Norris may temporarily get the closer job back in a week or so, but he will likely suffer the same fate as last year by being traded for prospects. The Angels are not a contender and have no reason to hold onto the 32-year old if they can improve their depleted farm system. The only reason Bedrosian hasn't held the job all year is his own injury. Before hitting the DL, he hadn't yielded a run in nine appearances, including three saves. He pitched to a sparkling 1.12 ERA, 1.09 WHIP, and 11.4 K/9 last season. Bedrosian will fall back into the closer role sooner than later, so snag him now before he becomes a waiver wire sensation.


Overrated Players - Week 13

Brandon Belt (1B, SF) 64% owned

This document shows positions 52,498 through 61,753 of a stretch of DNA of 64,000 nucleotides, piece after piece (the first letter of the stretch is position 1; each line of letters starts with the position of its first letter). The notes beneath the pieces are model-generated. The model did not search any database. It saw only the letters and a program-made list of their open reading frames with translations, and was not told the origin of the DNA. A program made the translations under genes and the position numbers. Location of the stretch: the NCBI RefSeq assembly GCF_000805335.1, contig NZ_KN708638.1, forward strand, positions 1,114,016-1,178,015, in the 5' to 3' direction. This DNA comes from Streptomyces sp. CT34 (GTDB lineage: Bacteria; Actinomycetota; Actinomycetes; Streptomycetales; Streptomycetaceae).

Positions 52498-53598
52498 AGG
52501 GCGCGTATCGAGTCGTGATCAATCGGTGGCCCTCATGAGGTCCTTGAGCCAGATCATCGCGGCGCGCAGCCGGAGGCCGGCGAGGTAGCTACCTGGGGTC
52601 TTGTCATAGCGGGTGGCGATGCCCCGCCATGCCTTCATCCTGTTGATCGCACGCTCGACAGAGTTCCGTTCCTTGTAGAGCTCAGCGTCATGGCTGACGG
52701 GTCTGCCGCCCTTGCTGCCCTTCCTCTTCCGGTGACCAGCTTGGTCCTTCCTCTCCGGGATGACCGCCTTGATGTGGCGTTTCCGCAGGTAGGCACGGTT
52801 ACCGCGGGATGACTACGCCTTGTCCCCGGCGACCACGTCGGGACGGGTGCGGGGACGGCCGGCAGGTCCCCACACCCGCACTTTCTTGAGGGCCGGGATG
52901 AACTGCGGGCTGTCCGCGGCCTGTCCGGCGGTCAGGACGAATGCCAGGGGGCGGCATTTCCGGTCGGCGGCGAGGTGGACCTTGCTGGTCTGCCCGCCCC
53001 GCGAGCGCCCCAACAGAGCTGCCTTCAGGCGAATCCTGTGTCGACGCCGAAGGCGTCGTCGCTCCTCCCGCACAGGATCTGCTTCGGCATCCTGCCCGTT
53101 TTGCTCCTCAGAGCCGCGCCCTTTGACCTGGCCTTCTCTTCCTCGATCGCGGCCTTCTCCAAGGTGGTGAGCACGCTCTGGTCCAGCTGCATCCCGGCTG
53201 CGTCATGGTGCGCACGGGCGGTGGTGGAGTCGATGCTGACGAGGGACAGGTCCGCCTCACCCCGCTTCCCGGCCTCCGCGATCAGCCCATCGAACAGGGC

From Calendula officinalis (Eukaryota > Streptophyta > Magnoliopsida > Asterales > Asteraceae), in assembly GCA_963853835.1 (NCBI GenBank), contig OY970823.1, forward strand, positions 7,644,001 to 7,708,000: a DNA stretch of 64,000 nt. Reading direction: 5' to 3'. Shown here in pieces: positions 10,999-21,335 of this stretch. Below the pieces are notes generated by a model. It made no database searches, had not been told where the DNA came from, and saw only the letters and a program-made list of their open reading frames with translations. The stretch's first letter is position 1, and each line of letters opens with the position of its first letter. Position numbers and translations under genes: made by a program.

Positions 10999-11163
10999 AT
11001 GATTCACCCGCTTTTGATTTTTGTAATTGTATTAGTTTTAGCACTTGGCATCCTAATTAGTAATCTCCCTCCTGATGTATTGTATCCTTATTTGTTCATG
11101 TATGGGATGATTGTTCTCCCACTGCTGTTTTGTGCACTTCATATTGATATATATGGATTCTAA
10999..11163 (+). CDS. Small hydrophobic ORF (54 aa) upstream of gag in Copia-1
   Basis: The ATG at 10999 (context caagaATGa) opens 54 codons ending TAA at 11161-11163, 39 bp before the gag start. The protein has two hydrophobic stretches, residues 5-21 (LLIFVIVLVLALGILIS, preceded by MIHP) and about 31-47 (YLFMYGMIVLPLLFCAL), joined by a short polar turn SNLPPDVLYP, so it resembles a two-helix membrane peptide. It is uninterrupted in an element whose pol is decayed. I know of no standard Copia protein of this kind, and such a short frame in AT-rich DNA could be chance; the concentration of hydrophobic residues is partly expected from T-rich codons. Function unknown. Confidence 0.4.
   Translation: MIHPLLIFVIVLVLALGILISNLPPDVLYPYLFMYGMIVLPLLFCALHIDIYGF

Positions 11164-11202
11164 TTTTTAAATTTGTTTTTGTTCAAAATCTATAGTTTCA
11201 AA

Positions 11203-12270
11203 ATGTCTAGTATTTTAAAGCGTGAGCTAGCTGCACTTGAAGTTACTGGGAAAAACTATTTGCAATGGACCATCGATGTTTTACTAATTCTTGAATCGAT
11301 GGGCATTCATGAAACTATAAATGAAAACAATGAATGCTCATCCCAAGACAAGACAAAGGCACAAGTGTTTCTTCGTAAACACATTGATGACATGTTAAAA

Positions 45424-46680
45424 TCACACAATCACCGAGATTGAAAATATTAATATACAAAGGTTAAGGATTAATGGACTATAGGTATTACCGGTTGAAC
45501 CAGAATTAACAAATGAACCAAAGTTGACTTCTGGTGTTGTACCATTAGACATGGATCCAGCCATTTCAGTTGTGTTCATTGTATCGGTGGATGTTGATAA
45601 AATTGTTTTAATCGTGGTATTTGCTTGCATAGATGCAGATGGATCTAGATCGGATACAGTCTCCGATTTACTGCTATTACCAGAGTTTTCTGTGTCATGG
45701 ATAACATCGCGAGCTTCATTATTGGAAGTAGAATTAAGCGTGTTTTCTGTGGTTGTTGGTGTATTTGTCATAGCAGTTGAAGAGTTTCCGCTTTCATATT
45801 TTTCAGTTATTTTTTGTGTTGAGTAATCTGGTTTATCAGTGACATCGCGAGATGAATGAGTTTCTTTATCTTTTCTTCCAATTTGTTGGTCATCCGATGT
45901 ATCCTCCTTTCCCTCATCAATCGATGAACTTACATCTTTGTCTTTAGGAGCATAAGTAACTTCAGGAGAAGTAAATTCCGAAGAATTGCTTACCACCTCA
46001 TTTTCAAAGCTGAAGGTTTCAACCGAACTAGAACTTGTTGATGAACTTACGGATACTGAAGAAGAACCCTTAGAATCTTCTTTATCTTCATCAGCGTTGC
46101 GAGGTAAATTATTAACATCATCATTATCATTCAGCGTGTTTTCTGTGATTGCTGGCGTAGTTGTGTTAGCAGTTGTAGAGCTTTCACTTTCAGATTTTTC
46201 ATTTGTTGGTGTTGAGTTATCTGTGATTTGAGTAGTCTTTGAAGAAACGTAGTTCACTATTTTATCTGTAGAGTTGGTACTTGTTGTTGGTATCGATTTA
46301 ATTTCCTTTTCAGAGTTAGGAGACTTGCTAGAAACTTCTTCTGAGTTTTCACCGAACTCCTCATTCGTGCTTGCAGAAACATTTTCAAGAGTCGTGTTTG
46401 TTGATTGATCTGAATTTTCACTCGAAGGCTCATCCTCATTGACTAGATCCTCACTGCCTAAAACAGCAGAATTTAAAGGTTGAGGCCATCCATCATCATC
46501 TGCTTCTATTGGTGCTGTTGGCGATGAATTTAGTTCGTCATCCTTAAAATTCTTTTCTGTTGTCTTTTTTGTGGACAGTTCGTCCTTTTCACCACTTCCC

This isn't the first, nor will it be the last time I call out Brandon Belt truthers for having unrealistic expectations. For some reason, he keeps being heralded as undervalued year-after-year, even though the numbers don't change.

Belt is on pace to crack the 20-HR mark for the first time ever, but it's coming at the expense of his average, which is a career-low .226. The power may subside too, as his 12.4% HR/FB rate is four points above his career mark. The truth is Belt has never been significantly better than replacement level and nothing has changed this season.

Carlos Gonzalez (OF, COL) 87% owned

You don't need me to tell you that CarGo is having a terrible season. Gonzalez was a fifth or sixth round pick in most fantasy drafts as an OF2, but he's competing with Gregory Polanco for biggest bust among outfielders at the moment. It's not just his .221 average and paltry six home runs for a Rockies player that are concerning.